Knowth is one of the ancient burial sites in Ireland. Older than the pyramids, it belongs to a preCeltic race of farmers, who had a bit of time on their hands. They created some mounds that were in sync with the various solstices of the year. At Newgrange the tomb was made to shine the sunlight straight into the chamber at Winter Solstice. At Knowth the Spring Solstice was honored, though exactly for what reason modern scholars do not know. Mick told the tour group on the way over that DNA taken from some remains in one of the tombs matched the DNA of area school children some 5000 years later, so the people assimilated into invading tribes and the memory of the tombs meaning was forgotten.
Áine, was in no mood to listen to the docent, and so as the tour group entered the tomb, we did some exploring of our own. She would walk along the huge stones, each one carved with different designs, and occasionally would say "Hello!" into one of the dark tunnels. A little bird perched on a stone and watched Áine walk around the tombs, creating the feeling of being observed by the ancient ones. I did feel an unexplainable electric feeling from being there at the sites, as if a low current was running up my legs. For a while, the site was just Áine's and mine to enjoy. I watched my little daughter, very happy, touching the old stones, tracing the circles, crescents and snakelike carvings. Did some of her DNA match that of the ancient ones as well? I guess it could be possible.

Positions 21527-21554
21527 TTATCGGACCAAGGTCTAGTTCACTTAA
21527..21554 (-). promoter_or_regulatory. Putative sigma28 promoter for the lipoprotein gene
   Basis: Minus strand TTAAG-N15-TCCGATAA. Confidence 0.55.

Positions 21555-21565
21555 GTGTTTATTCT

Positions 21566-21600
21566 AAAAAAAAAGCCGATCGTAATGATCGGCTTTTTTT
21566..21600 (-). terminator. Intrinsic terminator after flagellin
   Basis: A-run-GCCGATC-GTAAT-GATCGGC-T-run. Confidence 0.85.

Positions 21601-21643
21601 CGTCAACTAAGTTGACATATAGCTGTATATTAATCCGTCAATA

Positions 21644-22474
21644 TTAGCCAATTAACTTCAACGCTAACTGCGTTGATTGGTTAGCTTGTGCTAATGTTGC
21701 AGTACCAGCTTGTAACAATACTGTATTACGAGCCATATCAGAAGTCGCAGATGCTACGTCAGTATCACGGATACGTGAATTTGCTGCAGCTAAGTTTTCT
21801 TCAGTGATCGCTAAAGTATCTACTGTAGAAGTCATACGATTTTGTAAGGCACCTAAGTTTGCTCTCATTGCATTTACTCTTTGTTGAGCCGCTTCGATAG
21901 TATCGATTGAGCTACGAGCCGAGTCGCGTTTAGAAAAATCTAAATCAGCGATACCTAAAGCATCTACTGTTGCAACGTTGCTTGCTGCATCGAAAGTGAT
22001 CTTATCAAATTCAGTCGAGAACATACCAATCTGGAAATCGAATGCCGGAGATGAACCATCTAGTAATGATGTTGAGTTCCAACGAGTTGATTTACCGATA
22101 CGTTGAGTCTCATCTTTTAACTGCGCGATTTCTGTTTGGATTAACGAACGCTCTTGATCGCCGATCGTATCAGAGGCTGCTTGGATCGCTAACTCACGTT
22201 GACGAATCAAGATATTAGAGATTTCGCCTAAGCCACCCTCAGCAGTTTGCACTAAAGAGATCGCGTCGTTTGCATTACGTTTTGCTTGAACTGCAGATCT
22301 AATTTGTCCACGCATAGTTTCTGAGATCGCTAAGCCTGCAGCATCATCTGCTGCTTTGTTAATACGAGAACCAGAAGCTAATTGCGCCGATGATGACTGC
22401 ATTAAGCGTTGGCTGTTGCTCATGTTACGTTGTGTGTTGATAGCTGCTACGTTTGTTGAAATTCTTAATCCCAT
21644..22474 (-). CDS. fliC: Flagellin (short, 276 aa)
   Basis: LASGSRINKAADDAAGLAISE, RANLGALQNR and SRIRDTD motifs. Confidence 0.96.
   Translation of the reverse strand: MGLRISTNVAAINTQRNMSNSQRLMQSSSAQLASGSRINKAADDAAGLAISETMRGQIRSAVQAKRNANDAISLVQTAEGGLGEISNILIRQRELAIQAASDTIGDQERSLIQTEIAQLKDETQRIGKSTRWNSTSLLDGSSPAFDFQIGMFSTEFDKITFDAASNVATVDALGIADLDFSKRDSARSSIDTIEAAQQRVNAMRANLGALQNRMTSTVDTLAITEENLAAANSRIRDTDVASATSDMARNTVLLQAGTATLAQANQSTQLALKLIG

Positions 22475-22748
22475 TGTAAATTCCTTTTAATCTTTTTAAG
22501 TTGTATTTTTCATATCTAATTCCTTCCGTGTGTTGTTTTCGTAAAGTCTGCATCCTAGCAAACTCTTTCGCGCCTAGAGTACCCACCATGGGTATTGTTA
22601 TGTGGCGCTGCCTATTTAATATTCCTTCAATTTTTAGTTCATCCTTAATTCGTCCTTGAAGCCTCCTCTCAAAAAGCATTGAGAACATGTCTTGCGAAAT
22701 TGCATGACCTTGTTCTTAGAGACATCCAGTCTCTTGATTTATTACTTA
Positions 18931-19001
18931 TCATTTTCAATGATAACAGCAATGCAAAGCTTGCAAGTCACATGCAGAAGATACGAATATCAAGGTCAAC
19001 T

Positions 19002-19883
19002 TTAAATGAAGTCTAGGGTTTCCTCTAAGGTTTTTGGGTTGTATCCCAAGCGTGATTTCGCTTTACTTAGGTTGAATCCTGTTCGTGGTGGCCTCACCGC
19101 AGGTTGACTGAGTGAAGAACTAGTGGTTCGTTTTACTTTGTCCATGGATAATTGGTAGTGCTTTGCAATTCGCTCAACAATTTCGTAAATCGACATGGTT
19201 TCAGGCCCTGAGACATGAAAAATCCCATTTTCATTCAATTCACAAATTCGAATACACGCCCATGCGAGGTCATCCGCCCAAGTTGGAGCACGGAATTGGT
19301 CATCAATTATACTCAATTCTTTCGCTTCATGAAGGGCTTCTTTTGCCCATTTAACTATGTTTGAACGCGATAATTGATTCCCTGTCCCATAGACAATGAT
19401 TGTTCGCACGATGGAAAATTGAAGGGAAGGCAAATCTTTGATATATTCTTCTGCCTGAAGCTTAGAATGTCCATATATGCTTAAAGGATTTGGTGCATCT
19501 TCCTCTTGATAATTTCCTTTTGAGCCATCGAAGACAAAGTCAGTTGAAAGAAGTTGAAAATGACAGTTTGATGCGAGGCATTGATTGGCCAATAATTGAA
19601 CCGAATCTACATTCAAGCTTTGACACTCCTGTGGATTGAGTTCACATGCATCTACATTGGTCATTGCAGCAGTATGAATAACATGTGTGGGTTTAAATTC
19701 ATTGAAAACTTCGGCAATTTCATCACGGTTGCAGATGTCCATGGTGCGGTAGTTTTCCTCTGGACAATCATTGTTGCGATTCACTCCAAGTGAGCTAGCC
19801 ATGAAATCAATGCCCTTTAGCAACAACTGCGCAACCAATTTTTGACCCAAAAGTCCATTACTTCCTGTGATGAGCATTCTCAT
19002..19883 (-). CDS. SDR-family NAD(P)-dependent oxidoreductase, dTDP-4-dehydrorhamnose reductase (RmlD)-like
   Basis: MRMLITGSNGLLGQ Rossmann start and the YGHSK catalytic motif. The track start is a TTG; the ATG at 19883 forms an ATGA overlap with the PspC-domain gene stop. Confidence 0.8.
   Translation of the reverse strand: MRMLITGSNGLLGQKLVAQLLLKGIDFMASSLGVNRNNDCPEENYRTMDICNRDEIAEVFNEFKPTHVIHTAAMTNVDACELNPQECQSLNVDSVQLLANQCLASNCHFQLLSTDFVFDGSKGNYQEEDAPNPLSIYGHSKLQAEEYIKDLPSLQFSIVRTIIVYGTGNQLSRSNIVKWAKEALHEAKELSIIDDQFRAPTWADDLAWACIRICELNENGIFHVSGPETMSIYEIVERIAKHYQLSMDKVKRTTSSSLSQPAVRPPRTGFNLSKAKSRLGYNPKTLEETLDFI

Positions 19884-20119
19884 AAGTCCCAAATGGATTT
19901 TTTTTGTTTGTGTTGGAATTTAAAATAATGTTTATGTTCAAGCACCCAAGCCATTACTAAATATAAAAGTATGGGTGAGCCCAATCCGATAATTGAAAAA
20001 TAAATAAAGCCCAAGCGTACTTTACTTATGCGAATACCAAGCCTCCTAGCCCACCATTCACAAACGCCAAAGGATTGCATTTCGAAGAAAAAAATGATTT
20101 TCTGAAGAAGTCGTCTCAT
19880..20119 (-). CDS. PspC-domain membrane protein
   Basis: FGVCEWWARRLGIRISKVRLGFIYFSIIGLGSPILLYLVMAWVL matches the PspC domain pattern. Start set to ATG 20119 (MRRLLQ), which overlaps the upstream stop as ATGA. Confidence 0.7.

The time had come for the final farewell dinner at Taylor's Three Rock, and so we reluctantly boarded the coach back to Dublin. Annie and Áine stayed back at the hotel as we were to get up very early for the dessert tour to Barcelona. At Taylor's we enjoyed a glass of whiskey, followed by a great meal of salmon or Irish stew. That was followed by dessert and Irish coffee. The winning limericks were read by Mick and Terry, and we watched the step dancers take the stage and give our tour group a wild, fleet footed show. Handsome lads and beautiful lassies danced away and received a standing ovation from our group. We took the stage and played some Switchback favorites, including "In My Glory" which is always a treat as people love to hear Maggie sing.
We saluted our tour group and hailed the Canadians for being the first of what we hope are many more to come join us. Our group held hands as we sang "A Simple Benediction" and we brought the Ireland tour to a close with our words:
There is sadness in this moment
That ends our Gathering
But the joy of our reunion
Is as sure as the coming spring
~ Marty McCormack
Click here to read Day 5